As tech shifts infrastructure, North St. Paul protects city’s look

New ordinance regulates wireless facility locations


Technology is moving faster than ever, and cities need to constantly adapt to the increase in demand. 

Wireless devices, from smartphones to laptops and tablets, are everywhere and only becoming more common and depended upon. Every device tugs on cell antennas for data, antennas that are typically large and installed high up on water towers. 

In order to service the proliferation of wireless devices, cities have turned to smaller cell antennas that are closer to users on the ground. Minneapolis attached small cell antennas to light poles to accommodate the extra people and devices in town for the Super Bowl, last year. 

The North St. Paul City Council on April 2 passed an ordinance to regulate where such small cell antennas can be installed.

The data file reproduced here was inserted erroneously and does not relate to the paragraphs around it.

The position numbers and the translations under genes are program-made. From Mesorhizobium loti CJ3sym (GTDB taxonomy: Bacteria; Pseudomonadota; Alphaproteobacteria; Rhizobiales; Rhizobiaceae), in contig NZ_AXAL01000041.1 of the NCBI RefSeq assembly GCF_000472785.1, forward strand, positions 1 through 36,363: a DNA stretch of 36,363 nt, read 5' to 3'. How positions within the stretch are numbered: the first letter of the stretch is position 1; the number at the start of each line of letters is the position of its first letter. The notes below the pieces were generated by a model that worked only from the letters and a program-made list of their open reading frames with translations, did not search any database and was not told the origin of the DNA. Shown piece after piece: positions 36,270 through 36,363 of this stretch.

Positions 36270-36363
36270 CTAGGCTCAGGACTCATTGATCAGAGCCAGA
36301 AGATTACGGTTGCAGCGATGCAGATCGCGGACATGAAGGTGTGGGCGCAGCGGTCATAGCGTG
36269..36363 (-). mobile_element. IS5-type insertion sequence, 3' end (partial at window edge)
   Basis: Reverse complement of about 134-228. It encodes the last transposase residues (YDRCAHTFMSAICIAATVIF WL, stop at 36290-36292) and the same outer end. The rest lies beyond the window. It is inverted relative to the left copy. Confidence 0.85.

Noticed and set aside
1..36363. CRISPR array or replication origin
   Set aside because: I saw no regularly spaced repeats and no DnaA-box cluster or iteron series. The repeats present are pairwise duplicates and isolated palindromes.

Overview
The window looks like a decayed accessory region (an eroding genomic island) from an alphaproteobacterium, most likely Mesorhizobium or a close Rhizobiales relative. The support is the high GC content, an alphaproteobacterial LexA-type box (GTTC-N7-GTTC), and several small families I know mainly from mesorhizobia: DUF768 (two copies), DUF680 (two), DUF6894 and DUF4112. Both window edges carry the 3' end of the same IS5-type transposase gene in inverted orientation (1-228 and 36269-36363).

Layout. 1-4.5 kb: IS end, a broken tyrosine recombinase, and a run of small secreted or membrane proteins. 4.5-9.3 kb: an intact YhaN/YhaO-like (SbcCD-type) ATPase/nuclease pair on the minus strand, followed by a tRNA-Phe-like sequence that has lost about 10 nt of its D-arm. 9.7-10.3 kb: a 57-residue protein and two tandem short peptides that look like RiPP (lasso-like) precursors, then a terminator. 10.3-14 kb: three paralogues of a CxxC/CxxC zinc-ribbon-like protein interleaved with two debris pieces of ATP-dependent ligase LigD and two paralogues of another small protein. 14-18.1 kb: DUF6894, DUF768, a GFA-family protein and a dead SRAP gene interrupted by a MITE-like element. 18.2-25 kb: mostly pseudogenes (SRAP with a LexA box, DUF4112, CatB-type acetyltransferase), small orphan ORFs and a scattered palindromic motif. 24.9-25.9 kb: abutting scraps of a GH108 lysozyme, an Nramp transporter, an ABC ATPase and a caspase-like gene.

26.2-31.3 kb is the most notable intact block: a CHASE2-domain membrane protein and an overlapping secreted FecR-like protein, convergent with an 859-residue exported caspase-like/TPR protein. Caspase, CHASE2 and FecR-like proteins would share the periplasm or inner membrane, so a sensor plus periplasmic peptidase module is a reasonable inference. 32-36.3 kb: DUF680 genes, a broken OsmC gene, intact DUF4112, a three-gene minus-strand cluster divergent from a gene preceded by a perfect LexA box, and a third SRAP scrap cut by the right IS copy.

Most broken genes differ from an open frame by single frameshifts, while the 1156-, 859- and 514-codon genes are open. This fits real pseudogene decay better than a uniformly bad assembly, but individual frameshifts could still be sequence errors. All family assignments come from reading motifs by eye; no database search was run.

“They would be 50 feet or below,” said North St. Paul City Manager Scott Duddeck. He said the measure is a proactive action to regulate the installation of small wireless antennas without being too prohibitive of the new technology. 

Small cell antennas, which are installed with 5G capabilities, are the “next generation” of technology, said Duddeck, and will likely be installed downtown and in heavily populated areas of North St. Paul. 

The ordinance, said city attorney James Monge, places “reasonable requirements on those small wireless facilities for aesthetic reasons.”


—Solomon Gustavo

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